“Clement of Sunnydale?” Brell asked. “Him I know!”

“What?” Kennedy asked. “How could you know him?”

“Cousin of wife!” the demon said. “Like uncle of spawns. Clem lots skin?”

“Sounds like him,” Kennedy shrugged.

“So if you’re good, pal,” Faith began, “then why were you attacking Ms. Cold Fish here?”

“I no hurt! Told you!” Brell protested. “Brell want to help.”

“You want our help?” Rowena asked, confused.

“Brell help you,” he countered. “Brell see things out here. Not all demons nice like Brell.”

Faith finally moved off the demon and helped him to his feet.

“Come on then,” she said. “Let’s get you back to the Watchers Council and Giles can question you.”

“You’re taking a demon into the Council?” Rowena asked with disbelief.

“At least we can control the situation.” Kennedy snapped. “We finally have some say in when and how we lose our necks. And that’s a helluva lot more than I can say battling the Old Guard.”

“Later,” Faith said to Rowena, keeping one hand on Brell’s arm as she led him from the alley. “Let’s get this guy home, Brat.”

Rowena sighed and picked up her laptop case and luggage. Faith glanced back at her.

“What’s all that?” she asked.

“My belongings,” Rowena said, slinging the heavy bags over her shoulder.

“Get kicked out again?” Kennedy sneered.

“Something like that,” Rowena sighed.

“I thought you were staying at that fancy hotel downtown?” Faith asked.

“I was,” Rowena replied ironically. “Thanks to Tyrell, my lease expired.”

“Damn, that’s harsh,” Faith said, and then thought a moment. “Come on,” she offered. “We’ll find someplace for you to bunk.”

“Faith!” Kennedy protested. “Willow and Giles

“Drop it, Brat,” Faith interrupted. “We’re taking one demon to the council. What’s one more? I’m pullin’ rank here, so let’s go.”

After a moment, the watcher followed, drudging her belongings along with her.

Fade In:
Watchers Council – Conference Room – Afternoon

Willow and Giles swiveled around in their chairs as Faith and Kennedy escorted the horned demon into the room and pointed him into a seat.

“Brell,” Faith began. “Meet Mr. Giles, Mr. Wood and Willow.”

Brell gave everyone a polite nod. As Faith took a seat next to Robin and Kennedy simply stood behind Willow’s chair, Andrew came in and stood nervously near the window. A moment later Rowena entered the room, bags in tow.

“And like a bad penny, she keeps turning up,” Willow said.

Rowena placed her case down on the table and sat. Folding her arms, she simply looked at Willow.

“Give the kid a break, Will,” Faith said. “They’re giving her a hard time, too. Besides, if she’s here, she’s not reporting to the Old Guard and we can keep an eye on her.”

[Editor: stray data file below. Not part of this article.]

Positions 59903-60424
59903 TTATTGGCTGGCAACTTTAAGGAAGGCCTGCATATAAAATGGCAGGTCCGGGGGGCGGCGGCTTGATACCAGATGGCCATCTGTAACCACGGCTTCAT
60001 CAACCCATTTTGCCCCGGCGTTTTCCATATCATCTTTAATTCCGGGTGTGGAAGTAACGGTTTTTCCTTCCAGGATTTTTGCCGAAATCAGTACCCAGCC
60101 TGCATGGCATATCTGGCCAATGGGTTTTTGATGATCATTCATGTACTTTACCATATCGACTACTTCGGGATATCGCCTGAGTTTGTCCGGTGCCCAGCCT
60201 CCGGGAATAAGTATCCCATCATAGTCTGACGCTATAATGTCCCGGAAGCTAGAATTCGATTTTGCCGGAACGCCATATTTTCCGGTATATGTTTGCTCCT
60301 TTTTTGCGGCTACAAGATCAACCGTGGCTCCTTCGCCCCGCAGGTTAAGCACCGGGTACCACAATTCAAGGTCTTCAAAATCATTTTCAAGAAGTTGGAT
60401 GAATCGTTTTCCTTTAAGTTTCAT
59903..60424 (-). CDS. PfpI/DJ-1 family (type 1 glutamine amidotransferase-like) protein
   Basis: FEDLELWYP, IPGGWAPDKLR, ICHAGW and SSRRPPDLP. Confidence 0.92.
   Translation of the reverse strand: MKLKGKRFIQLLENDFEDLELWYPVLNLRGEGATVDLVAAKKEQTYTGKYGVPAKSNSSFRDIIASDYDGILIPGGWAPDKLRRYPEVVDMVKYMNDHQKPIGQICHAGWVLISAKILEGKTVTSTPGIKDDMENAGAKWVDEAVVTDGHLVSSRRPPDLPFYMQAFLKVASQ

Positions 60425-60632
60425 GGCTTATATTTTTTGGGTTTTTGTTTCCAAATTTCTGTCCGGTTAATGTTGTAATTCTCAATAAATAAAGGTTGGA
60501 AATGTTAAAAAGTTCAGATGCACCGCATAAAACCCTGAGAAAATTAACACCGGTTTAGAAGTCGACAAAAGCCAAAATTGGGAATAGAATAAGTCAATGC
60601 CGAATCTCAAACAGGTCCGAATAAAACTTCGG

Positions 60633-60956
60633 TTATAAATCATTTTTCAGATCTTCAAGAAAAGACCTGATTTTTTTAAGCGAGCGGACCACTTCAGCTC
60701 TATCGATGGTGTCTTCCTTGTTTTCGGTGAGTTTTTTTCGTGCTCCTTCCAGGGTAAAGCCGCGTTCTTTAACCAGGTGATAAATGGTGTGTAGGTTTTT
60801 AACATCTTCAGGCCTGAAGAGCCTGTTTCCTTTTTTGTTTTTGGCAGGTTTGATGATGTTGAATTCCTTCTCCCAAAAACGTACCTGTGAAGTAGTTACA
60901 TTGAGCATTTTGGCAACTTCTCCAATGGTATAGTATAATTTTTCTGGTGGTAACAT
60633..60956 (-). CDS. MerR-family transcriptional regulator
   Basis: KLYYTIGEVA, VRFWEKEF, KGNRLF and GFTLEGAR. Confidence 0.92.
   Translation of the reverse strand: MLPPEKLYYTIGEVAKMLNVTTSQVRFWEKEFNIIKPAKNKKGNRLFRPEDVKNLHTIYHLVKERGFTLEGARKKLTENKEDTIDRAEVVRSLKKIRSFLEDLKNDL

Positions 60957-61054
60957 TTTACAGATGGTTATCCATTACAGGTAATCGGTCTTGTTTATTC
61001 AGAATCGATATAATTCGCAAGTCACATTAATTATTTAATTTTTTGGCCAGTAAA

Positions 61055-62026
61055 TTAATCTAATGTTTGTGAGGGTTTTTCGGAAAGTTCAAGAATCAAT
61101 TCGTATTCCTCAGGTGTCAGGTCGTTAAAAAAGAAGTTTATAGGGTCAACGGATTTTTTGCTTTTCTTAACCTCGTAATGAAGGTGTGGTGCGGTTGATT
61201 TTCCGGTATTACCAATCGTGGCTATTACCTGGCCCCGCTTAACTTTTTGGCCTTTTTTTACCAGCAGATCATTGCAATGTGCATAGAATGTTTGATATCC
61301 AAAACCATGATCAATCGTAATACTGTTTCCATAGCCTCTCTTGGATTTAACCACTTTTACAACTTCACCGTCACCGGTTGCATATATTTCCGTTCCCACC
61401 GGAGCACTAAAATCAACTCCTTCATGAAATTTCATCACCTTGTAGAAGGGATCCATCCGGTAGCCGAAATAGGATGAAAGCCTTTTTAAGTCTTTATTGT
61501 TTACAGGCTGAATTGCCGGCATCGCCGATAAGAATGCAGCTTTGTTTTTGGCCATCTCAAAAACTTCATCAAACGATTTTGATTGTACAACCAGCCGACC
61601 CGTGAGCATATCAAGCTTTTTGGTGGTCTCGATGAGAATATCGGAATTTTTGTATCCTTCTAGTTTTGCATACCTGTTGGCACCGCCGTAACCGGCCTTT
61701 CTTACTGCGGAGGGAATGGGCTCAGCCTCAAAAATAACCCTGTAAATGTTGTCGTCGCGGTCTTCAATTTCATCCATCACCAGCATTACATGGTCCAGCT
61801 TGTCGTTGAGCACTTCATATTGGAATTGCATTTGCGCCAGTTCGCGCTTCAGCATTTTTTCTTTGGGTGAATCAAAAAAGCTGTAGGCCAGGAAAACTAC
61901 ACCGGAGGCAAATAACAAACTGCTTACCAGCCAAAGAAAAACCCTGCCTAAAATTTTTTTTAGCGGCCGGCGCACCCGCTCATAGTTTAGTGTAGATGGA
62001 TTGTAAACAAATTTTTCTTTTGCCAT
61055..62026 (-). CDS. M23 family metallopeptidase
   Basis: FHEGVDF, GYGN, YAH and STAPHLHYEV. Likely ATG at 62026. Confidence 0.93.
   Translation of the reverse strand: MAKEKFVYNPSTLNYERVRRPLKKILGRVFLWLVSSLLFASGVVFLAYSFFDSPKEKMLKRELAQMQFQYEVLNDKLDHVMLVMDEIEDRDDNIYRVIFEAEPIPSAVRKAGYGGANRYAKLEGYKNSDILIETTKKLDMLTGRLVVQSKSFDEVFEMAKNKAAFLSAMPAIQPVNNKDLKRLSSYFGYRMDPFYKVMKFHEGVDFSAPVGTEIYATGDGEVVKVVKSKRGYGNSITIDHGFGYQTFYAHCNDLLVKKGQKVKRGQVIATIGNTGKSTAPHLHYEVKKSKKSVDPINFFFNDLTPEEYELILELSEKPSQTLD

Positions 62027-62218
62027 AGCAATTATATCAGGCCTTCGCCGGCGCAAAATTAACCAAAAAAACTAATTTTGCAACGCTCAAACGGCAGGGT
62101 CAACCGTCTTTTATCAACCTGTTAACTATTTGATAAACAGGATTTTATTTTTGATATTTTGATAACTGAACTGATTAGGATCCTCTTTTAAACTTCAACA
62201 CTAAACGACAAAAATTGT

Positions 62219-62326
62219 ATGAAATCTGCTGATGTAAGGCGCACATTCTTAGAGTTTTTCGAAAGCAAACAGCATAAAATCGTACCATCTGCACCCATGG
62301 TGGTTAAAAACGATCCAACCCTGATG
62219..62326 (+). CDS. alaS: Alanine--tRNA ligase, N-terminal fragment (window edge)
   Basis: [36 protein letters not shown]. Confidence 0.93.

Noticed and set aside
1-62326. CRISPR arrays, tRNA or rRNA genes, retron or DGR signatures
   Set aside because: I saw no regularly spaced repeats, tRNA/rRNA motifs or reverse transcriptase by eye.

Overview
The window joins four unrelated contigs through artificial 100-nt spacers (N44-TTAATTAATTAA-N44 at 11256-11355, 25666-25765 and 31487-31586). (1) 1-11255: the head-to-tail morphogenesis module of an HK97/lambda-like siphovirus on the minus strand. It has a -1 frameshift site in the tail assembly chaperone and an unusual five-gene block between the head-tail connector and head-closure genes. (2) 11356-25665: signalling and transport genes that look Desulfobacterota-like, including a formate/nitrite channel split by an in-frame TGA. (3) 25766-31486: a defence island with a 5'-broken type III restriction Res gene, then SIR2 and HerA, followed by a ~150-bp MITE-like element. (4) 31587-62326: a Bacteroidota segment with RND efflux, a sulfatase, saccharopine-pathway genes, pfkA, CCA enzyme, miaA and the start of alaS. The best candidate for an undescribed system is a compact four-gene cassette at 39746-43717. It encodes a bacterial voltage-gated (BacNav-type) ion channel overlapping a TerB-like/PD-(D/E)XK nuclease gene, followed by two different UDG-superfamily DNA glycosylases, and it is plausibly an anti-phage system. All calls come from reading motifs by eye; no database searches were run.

“What brings you here today?” Giles said, turning to Brell.

“Brell,” the demon said before pausing, considering what to say. “Brell wants to help.”

“Says he’s a cousin of some dude named Clem from Sunnydale,” Faith explained. Willow instantly smiled at the news. “Ro here was snooping around behind the magic shop when he approached her.”

“Help with what, Brell?” Giles asked.

“Brell see things,” Brell said. “Brell watched killing.”

“You saw the feqlor attack Boris in the alley?” Willow asked.

“Yes!” the demon replied. “Thing wrapped boy,” he told them, mimicking the movement by wrapping his own arms around his body. “Then thing eat boy. Thing eat juice.”

“The feqlor sucked the liquid right out of Boris?” Giles said. “Brell, did you see it change shape?”

“Brell not see,” Brell said, shaking his head. “I go to hide.”

“It knew you were there?” Willow asked.

“Demon not see me,” he said, wiping his forehead in mock relief. “Went into magic shop.”

“It went back into the shop before it shifted?” Willow said.

“Yes!” Brell nodded, apparently happy that she understood him.

“Brell,” Giles started. “Did you see a partner? Did you see someone controlling the feqlor?”

“Brell not see,” Brell said sadly, shaking his head.

“Why are you helping us, Brell?” Robin asked.

“Brell wants to help,” he replied. “I helped last watcher here but…watcher and her girl killed by ugly demons with knife. Brell too late to help.”

“Ohh,” Willow said sympathetically, which earned her a slight grin from Brell.

“But I told slayer, Brell have wife and two spawns. Maybe watchers keep Brell and kin safe again.”

“See?” Faith said, turning a bright smile towards Rowena. “Sometimes even demons just want what everyone else does – life, liberty and the pursuit of happiness.”

Rowena remained silent.

“Thank you, Brell,” Willow said, standing up and moving to the demon. He took her hand and also stood up. “Let us know how we can contact you and we’ll be in touch if we need more information. Is that alright?”

Brell nodded. “Oh yes! Brell live not far from magic shop.”

Willow led Brell to the door and indicated to one of the slayers waiting outside to escort him out of the building. Brell turned to Willow one last time. “Clement is right. Red Witch pretty. Red Witch sweet.”

“Thanks Brell,” Willow smiled. “Tell Clem we said hi and he’s welcome to visit anytime.”